The spectrum freed up for Wi-Fi is a finite resource. Too many devices can congest the networks and slow down service for everybody. The FCC wants to prevent that from happening, and have taken steps to relieve congestion with its latest proposal.
The FCC announced today that it has unanimously voted to free up 195 MHz of additional spectrum in the 5 GHz band. This new spectrum will be available to unlicensed devices. The Commission also proposed to relax regulations on wireless devices and to streamline existing rules.
FCC Chairman Julius Genachowski said the Commission is taking "a big step to ease congestion on traditional Wi-Fi networks, which will mean faster speeds and fewer headaches from U.S. consumers."
The FCC notes that the freed up spectrum will not only help decrease congestion in public spaces, but it will help increase speeds of personal wireless networks in the home. That's great news for those of who have multiple devices running on a single Wi-Fi network in the home.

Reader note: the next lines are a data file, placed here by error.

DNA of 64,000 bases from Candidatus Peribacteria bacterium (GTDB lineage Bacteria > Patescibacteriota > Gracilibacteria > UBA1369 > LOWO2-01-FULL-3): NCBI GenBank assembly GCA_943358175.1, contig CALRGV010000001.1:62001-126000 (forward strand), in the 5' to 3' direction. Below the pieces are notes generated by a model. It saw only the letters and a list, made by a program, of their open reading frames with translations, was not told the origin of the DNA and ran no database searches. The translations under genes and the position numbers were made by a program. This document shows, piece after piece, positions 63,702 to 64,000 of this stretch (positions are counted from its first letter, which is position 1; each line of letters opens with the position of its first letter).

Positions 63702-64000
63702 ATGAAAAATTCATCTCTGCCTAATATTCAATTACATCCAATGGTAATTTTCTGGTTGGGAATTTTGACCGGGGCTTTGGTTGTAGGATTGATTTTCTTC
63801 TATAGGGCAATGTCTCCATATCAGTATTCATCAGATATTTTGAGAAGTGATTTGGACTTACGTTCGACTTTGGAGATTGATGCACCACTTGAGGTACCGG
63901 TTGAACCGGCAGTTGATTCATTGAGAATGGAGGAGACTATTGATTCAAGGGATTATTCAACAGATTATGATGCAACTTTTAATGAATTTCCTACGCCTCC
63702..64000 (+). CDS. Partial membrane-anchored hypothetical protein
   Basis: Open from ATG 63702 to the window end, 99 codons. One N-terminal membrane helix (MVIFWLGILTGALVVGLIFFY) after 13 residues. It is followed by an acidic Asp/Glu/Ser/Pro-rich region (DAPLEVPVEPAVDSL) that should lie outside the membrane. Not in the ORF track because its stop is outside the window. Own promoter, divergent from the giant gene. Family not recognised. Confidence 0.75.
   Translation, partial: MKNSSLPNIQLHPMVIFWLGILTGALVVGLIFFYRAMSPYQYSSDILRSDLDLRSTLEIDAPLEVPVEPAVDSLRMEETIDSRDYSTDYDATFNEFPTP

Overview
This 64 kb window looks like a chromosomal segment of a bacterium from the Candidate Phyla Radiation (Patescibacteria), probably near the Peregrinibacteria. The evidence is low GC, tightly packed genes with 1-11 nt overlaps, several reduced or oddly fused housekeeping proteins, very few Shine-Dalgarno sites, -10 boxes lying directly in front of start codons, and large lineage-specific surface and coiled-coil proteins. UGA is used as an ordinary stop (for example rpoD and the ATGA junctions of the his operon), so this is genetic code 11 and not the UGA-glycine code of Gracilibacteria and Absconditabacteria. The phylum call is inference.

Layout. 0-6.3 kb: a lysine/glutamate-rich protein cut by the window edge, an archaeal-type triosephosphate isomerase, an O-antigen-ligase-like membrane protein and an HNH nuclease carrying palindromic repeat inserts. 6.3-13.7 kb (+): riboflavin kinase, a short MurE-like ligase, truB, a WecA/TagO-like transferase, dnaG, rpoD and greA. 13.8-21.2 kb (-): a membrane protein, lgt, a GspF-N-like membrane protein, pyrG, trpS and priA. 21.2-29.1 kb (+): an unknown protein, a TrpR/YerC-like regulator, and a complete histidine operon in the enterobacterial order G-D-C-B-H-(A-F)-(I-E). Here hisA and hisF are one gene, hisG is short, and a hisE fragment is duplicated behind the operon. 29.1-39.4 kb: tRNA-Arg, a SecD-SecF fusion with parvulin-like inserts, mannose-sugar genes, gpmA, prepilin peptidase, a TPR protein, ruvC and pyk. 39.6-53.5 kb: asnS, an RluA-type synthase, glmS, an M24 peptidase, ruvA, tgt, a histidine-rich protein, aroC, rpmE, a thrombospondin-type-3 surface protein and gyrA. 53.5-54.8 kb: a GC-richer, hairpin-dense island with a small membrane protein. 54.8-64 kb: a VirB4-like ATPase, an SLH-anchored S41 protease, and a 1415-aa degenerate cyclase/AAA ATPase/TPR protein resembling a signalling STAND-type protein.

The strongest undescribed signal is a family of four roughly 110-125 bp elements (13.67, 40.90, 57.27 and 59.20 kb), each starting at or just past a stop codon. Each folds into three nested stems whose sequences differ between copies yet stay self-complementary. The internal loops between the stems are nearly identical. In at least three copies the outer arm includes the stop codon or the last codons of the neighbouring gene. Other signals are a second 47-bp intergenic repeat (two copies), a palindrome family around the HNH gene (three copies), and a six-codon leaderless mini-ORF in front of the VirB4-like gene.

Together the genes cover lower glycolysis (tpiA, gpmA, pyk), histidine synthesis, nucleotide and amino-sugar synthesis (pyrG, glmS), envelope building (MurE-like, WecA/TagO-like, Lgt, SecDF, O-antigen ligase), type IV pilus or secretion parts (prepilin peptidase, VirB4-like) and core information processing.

Before you start lining up more devices on your personal network, know that the FCC has only voted on a proposal to free up the spectrum. The Commission now has to take public comments before making its final decision. The plan will probably not face any real opposition, however, as industry groups are already praising it.
The National Cable and Telecommunications Association said that the FCC's bid to free up more spectrum will help meet increasing consumer demand:
"...existing Wi-Fi spectrum is growing increasingly congested and more must be found to meet skyrocketing consumer demand and enable increased speeds of next-generation Wi-Fi. More extensive use of the 5 GHz band, along with additional unlicensed spectrum in other bands, will permit cable companies and other innovators to continue to provide Americans with new benefits, businesses with new opportunities, and those in need with life-saving connections.”
The FCC's proposal fits snugly into its National Broadband Plan that aims to increase access to broadband across the nation. Freeing up more Wi-Fi can help accomplish that, but let's hope the Commission can get to work on setting up Gigabit networks across the nation as well.[h/t: The Hill]